WoW Blog (Woman of the Week) Blog

WoW Blog (Woman of the Week)

Each week this blog will feature a prominent woman who made significant contributions to engineering or science. If you have any women you'd like us to feature please let us know and we'll do our best to include them.

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Woman of the Week – Martha Coston

Posted July 31, 2017 4:30 PM by lmno24

At 21, Martha Coston found herself widowed with four young children. After her husband Benjamin Coston died, she found his plans for a pyrotechnic (signal) flare in his notebook and decided that she could design a signal flare that would work based on the preliminary plans.

She faced two big challenges before she could come up with a design. First, the flares had to be simple enough to use in coded color combinations. They also had to be bright, durable, and long-lasting. Both factors were crucial so they could be effective tools for ship-to-ship and ship-to-land communications.

Her husband’s designs were a good starting point, but she had a lot of work to do before they were completed. For nearly ten years, Coston drove herself to develop a system of flare signaling based on Benjamin’s early work. With a limited knowledge of chemistry and pyrotechnics, she relied on the advice of hired chemists and fireworks experts – with mixed results. A breakthrough came in 1858, while Coston was witnessing the fireworks display in New York City celebrating the completion of the transatlantic telegraph cable; she realized that her system needed a bright blue flare, along with the red and white she had already developed. She established the Coston Manufacturing Company to manufacture the signal flares and entered into a business relationship with a pyrotechnics developer to provide the necessary blue color.

On April 5, 1859, she was granted U.S. Patent number 23,536 for a pyrotechnic night signal and code system (the patent was granted to her as administratrix for her husband, who is named as inventor). Using different combinations of colors, the flares enabled ships to signal to one another and to the shore. After extended testing – which demonstrated the effectiveness of the system –, the U.S. Navy ordered an initial set of 300 flares and later placed an order for $6000 worth of flares.

From there, Coston obtained patents for the flares in several other parts of Europe.

She remained in Europe until 1861, when she returned to the U.S. on the outbreak of the Civil War. She petitioned Congress to purchase the patent so that the flares could be used in the approaching conflict. After some delay, Congress passed an act on August 5, 1861, authorizing the U.S. Navy to purchase the patent for $20,000 (less than the $40,000 she had originally demanded).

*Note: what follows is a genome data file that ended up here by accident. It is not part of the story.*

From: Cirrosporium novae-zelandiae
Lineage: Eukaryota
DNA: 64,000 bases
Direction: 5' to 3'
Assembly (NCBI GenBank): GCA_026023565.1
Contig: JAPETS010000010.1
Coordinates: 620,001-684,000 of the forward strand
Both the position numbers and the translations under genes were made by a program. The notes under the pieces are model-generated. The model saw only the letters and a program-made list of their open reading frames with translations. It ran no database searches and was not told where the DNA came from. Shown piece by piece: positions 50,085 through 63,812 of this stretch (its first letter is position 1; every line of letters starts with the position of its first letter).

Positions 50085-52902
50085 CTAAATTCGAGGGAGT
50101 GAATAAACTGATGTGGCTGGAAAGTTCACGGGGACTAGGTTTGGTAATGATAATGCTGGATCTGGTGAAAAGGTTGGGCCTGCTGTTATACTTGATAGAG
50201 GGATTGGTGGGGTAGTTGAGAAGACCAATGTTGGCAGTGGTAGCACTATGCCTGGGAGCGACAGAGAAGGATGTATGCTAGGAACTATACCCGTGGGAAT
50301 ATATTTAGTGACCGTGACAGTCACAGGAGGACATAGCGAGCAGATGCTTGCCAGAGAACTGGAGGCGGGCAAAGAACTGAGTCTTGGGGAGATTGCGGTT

Coston flares were used extensively by the U.S. Navy during the Civil War; they proved particularly effective in the discovery and capture of Confederate blockade runners during the Union blockade of southern ports. Coston flares also played an important role in coordinating naval operations during the battle of Fort Fisher in North Carolina on January 13–15, 1865.

In 1871, Coston obtained a patent in her own name – Patent No. 115,935, Improvement in Pyrotechnic Night Signals. In addition to working on improvements to the signaling system, she continued to press claims for additional compensation from the U.S. government. Due to wartime inflation, the Coston Manufacturing Company supplied flares to the U.S. Navy at less than cost; Coston estimated that the government owed her $120,000 in compensation. Although she pressed her claims for over ten years, she was offered only $15,000 additional reimbursement.

Coston’s desires to be taken seriously and have her invention succeed were only part of her struggles. Almost immediately following her husband’s death, she and her sons moved back to Philadelphia to live with her mother; soon thereafter, her youngest son became ill and passed away. It was not long after this that her mother's health began to deteriorate and, despite Martha's great care, she too passed on. She was left without much money, but her motivation got her by.

Eventually, every station of the United States Life-Saving Service was equipped with Coston flares which were used to signal ships, warn of dangerous coastal conditions, and summon rescuers to a wreck scene. Many accounts of wrecks and rescues describe the use of the Coston flare, which was instrumental in saving thousands of lives. Martha died in 1904; her company, later called the Coston Signal Company and the Coston Supply Company, remained in business until at least 1985.



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Re: Woman of the Week – Martha Coston

07/31/2017 6:23 PM
All living things seek to control their own destiny....this is the purpose of life
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